Subjectively divided tone components in the gap transfer illusion

Kyoko Kanafuka, Yoshitaka Nakajima, Gerard B. Remijn, Takayuki Sasaki, Shunsuke Tanaka

Research output: Contribution to journalArticle

6 Citations (Scopus)

Abstract

When a long glide with a short temporal gap in its middle crosses with a continuous short glide at the temporal midpoint of both glides, the gap is perceived in the short glide instead of in the long glide. In the present article, we tested possible explanations for this "gap transfer illusion" by obtaining points of subjective equality of the pitches and durations of the two short tones that are subjectively divided by the gap. The results of two experiments showed that neither an explanation in terms of envelope patterns nor explanations in terms of combination tones or acoustic beats could account for the perception of the short tones in the gap transfer illusion. Rather, the results were compatible with the idea that the illusory tones were formed by the perceptual integration of onsets and offsets of acoustically different sounds. Implications for the perceptual construction of auditory events are discussed.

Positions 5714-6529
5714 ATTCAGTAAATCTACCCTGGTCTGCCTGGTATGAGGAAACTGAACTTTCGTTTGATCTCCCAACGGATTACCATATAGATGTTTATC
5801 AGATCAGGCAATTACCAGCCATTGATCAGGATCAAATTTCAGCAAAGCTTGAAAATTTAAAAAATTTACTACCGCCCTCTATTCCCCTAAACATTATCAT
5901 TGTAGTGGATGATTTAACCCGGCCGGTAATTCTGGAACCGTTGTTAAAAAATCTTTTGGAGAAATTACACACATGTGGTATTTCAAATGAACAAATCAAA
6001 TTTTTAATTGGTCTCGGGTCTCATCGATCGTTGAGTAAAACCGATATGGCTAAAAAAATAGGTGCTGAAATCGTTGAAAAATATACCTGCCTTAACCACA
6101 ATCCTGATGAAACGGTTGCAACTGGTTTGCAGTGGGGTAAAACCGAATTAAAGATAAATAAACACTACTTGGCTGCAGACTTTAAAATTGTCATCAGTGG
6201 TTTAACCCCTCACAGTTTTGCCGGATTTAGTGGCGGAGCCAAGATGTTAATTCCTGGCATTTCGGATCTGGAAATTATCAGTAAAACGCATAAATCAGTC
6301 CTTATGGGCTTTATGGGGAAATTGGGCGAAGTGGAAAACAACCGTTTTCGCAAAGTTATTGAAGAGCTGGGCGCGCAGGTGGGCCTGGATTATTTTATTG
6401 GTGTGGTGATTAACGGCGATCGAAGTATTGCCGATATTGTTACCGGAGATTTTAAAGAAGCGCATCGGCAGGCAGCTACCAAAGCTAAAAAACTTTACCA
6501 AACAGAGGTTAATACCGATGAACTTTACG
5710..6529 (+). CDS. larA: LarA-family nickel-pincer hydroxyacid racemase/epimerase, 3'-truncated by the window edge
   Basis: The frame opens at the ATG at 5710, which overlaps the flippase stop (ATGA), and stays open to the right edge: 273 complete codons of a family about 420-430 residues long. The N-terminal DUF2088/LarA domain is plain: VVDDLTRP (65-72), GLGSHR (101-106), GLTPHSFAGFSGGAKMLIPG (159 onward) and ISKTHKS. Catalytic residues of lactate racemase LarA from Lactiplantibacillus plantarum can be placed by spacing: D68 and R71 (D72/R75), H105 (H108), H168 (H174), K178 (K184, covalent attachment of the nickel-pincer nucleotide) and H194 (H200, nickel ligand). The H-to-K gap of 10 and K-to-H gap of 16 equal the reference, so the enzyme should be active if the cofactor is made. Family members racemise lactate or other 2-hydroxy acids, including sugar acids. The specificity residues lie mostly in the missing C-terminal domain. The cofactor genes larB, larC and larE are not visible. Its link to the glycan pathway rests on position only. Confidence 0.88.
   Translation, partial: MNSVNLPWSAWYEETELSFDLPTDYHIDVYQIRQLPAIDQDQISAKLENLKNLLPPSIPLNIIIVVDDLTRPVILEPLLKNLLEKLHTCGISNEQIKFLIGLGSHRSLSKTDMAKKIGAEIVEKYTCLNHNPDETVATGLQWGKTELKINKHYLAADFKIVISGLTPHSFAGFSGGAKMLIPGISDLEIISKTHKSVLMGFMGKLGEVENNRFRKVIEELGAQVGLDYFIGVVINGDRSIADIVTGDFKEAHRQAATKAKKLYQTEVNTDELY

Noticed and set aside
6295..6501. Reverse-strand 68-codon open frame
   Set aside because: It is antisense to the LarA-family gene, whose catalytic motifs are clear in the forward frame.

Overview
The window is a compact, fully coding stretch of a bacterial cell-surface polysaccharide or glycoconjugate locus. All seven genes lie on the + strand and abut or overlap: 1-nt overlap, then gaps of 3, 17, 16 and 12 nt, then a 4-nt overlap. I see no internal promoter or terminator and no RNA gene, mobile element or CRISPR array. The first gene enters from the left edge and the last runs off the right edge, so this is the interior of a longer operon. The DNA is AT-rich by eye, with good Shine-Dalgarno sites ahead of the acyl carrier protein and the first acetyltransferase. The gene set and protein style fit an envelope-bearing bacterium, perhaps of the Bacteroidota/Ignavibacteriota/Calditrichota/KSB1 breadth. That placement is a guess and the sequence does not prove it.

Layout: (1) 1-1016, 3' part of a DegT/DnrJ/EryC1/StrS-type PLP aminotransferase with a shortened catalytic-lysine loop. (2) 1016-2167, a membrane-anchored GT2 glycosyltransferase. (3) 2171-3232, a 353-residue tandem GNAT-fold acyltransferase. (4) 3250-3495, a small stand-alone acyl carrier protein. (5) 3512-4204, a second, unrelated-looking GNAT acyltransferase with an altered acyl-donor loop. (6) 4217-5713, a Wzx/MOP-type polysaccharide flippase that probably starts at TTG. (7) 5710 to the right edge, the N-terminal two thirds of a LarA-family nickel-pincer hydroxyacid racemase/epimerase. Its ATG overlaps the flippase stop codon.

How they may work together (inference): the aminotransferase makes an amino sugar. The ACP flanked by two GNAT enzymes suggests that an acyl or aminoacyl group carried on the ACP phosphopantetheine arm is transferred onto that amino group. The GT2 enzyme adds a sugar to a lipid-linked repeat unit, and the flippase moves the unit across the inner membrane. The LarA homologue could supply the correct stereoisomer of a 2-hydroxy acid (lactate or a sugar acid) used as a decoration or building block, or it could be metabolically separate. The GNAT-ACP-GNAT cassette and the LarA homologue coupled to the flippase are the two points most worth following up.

Original languageEnglish
Pages (from-to)641-653
Number of pages13
JournalPerception and Psychophysics
Volume69
Issue number5
DOIs
Publication statusPublished - Jul 2007

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Acoustics
acoustics
equality
event
experiment
Glide
Illusion
Combination Tones
Sound
Equality
Hearing
Experiment
Onset

All Science Journal Classification (ASJC) codes

  • Experimental and Cognitive Psychology
  • Sensory Systems
  • Psychology(all)

Cite this

Subjectively divided tone components in the gap transfer illusion. / Kanafuka, Kyoko; Nakajima, Yoshitaka; Remijn, Gerard B.; Sasaki, Takayuki; Tanaka, Shunsuke.

In: Perception and Psychophysics, Vol. 69, No. 5, 07.2007, p. 641-653.

Research output: Contribution to journalArticle

Kanafuka, Kyoko ; Nakajima, Yoshitaka ; Remijn, Gerard B. ; Sasaki, Takayuki ; Tanaka, Shunsuke. / Subjectively divided tone components in the gap transfer illusion. In: Perception and Psychophysics. 2007 ; Vol. 69, No. 5. pp. 641-653.
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